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In the past, the process seemed simple: Come up with a great idea, start a company and work your way toward the IPO.
But that road to success has eroded in recent years, as initial public offerings became rare events in Minnesota.
In the peak IPO years of the mid-to-late 1990s, the state produced new public companies at a rate of nearly one a month. Recently, it's been more like one a year -- if that.
Many of those recent IPOs haven't fared well. More than half the Minnesota IPO companies of the past decade are trading below their initial price or have been taken over for less than the IPO valuation.
"It's dismal," said Thomas Niemiec, managing director of Oak Ridge Financial Services Group in Golden Valley. "Unless we somehow can turn this around ... I think we're going to have a tough time creating jobs by creating new start-ups in the state."
The drought has important implications for entrepreneurs. With IPOs less of an option, early investors who want to cash out may be more likely to sell a company to larger, distant competitors. That can come at a cost, if new owners move jobs out of the state.
The rough IPO climate also makes it tougher to start companies to begin with, if venture capitalists and other start-up investors don't see a clear exit strategy to get a return on their money. Plus, a lot of those investors' capital is stuck in earlier companies that haven't been able to go public.
Bill Mower, an attorney with the Minneapolis law firm Maslon Edelman Borman and Brand, remembers his firm helping out in an average of two IPO closings a year before the start of the recession. In celebration, companies would throw dinners with lobster and hand out favors to commemorate the hard work involved. "It's been pretty much dead since," Mower said.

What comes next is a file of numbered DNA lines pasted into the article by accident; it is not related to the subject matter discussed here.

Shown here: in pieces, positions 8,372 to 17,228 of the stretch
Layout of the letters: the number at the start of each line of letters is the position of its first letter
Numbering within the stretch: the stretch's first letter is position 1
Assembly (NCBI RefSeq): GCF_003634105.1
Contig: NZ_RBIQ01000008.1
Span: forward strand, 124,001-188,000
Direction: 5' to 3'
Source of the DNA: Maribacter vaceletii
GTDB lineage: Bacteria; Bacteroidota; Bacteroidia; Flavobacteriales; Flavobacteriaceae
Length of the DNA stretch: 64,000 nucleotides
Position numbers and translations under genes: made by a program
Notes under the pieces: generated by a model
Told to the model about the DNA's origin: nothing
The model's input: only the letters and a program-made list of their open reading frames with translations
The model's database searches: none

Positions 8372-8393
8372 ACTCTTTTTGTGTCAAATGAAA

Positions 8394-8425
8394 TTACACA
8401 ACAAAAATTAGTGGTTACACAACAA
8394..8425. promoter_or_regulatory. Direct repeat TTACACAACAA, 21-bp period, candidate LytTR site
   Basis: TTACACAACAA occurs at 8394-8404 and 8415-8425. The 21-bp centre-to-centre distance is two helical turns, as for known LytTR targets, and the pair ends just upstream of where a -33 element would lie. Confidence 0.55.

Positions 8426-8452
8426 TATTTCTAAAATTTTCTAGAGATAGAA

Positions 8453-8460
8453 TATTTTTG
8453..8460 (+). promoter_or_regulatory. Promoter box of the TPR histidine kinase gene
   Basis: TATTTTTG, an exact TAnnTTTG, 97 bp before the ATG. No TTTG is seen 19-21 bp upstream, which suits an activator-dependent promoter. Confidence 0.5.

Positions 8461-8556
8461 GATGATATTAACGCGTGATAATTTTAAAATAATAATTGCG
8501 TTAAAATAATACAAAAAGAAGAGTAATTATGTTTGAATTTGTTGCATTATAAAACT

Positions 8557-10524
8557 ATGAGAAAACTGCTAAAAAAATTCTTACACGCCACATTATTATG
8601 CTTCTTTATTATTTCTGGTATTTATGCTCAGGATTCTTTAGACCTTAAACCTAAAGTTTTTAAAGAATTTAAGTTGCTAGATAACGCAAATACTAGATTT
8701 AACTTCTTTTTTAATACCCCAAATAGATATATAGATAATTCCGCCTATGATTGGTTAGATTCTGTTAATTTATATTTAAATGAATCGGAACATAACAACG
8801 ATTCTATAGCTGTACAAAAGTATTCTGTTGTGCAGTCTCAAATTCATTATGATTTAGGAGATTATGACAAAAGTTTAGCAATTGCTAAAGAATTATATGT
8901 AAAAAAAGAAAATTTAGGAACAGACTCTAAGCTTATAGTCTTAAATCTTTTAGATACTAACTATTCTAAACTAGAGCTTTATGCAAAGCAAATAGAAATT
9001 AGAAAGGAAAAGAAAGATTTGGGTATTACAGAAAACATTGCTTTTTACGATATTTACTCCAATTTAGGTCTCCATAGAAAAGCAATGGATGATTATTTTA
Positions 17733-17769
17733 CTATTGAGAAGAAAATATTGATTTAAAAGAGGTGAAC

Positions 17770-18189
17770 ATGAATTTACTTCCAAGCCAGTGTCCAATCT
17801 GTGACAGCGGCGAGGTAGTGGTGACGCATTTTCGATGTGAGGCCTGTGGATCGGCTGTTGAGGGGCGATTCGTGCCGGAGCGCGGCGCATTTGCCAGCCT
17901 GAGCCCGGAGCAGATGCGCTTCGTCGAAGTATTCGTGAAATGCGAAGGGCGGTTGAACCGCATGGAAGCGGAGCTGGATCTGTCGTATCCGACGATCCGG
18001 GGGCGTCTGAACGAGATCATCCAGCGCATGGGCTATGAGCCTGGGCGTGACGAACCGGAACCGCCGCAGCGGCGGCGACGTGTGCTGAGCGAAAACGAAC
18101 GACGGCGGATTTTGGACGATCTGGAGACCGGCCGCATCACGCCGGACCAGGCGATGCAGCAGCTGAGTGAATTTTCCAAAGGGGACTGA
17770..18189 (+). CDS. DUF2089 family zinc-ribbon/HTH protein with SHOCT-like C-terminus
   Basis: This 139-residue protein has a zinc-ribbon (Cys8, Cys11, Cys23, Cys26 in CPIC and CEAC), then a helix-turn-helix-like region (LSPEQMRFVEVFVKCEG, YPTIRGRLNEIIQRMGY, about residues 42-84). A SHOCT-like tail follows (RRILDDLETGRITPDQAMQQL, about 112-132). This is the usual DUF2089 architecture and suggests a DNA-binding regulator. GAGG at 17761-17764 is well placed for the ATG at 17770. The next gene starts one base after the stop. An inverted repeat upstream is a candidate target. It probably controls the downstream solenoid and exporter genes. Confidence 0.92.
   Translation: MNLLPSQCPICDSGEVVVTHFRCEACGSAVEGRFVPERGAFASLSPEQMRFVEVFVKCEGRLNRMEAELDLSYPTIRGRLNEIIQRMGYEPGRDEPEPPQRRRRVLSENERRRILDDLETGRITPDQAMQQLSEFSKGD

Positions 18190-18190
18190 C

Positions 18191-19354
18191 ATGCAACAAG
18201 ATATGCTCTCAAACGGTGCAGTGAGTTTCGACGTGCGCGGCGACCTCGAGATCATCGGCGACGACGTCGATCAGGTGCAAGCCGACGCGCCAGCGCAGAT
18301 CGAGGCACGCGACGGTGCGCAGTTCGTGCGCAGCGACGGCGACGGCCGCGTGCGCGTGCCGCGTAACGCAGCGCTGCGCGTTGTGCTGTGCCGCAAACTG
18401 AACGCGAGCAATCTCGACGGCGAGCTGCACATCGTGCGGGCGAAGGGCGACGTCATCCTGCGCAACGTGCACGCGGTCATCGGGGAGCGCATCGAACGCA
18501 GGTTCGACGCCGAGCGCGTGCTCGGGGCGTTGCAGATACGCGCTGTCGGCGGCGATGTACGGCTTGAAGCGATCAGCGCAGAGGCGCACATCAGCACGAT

IPOs have been hurt by what he calls the "microwave mentality," Mower said. Investors want to get a return on their money right away, and are reluctant to place investments in start-ups that might not generate a return for a long time.
That works against medical device start-ups, a key sector in Minnesota, for which the timeline to bring a product to market has become more uncertain.
Pete McNerney, a partner at venture capital firm Thomas, McNerney and Partners, said the IPO market hasn't been receptive to medical device companies for a while. "Uncertainty is the thing that public investors just don't like," McNerney said.
The alternative, for early investors who want to get their money out, is to sell the company. But without a strong IPO market as an option, sellers can be at a disadvantage in getting a good price.
Ten of the 22 Minnesota companies that filed IPOs in the past decade were acquired or taken private, with the majority bought for less than the stock was originally worth.
That was the choice Bob Paulson made for his business, Restore Medical Inc., in 2008. The company went public two years earlier, only to be sold to Medtronic for $29 million, an 80 percent discount from the IPO price.
The promising start-up was developing devices to treat sleeping disorders. Sales were $4.1 million in 2007, but the unprofitable company was in danger of running out of cash due to troubled investments in short-term securities.
"It's hard to take a company public if your business model hasn't matured to the point where you can consistently meet your forecast," Paulson said. "In earlier times, it was less of an issue."